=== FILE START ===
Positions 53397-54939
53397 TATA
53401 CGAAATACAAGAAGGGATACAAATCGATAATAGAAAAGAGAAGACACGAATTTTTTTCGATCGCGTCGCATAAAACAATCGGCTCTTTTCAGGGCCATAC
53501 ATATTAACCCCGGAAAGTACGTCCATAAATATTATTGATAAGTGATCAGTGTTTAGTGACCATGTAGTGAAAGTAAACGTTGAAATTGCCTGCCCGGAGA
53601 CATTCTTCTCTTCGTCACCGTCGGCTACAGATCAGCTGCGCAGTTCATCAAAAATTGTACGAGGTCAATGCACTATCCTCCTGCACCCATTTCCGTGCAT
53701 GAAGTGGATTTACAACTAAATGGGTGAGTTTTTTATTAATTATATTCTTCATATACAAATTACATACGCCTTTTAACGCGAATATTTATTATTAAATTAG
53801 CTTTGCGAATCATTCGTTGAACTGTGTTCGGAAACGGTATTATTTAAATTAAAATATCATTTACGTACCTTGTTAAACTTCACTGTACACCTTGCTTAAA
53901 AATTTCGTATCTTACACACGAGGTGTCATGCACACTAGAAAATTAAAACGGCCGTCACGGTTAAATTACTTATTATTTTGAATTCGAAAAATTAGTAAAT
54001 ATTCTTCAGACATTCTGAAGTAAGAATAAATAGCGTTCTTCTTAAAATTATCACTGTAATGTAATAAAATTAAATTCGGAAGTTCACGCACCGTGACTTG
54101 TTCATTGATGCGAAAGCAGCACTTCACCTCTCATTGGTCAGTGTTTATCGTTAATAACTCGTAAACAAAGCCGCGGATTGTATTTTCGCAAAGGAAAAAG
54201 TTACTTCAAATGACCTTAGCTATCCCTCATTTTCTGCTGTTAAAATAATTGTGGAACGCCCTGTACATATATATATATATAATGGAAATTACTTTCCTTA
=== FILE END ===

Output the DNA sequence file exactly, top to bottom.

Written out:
Positions 53397-54939
53397 TATA
53401 CGAAATACAAGAAGGGATACAAATCGATAATAGAAAAGAGAAGACACGAATTTTTTTCGATCGCGTCGCATAAAACAATCGGCTCTTTTCAGGGCCATAC
53501 ATATTAACCCCGGAAAGTACGTCCATAAATATTATTGATAAGTGATCAGTGTTTAGTGACCATGTAGTGAAAGTAAACGTTGAAATTGCCTGCCCGGAGA
53601 CATTCTTCTCTTCGTCACCGTCGGCTACAGATCAGCTGCGCAGTTCATCAAAAATTGTACGAGGTCAATGCACTATCCTCCTGCACCCATTTCCGTGCAT
53701 GAAGTGGATTTACAACTAAATGGGTGAGTTTTTTATTAATTATATTCTTCATATACAAATTACATACGCCTTTTAACGCGAATATTTATTATTAAATTAG
53801 CTTTGCGAATCATTCGTTGAACTGTGTTCGGAAACGGTATTATTTAAATTAAAATATCATTTACGTACCTTGTTAAACTTCACTGTACACCTTGCTTAAA
53901 AATTTCGTATCTTACACACGAGGTGTCATGCACACTAGAAAATTAAAACGGCCGTCACGGTTAAATTACTTATTATTTTGAATTCGAAAAATTAGTAAAT
54001 ATTCTTCAGACATTCTGAAGTAAGAATAAATAGCGTTCTTCTTAAAATTATCACTGTAATGTAATAAAATTAAATTCGGAAGTTCACGCACCGTGACTTG
54101 TTCATTGATGCGAAAGCAGCACTTCACCTCTCATTGGTCAGTGTTTATCGTTAATAACTCGTAAACAAAGCCGCGGATTGTATTTTCGCAAAGGAAAAAG
54201 TTACTTCAAATGACCTTAGCTATCCCTCATTTTCTGCTGTTAAAATAATTGTGGAACGCCCTGTACATATATATATATATAATGGAAATTACTTTCCTTA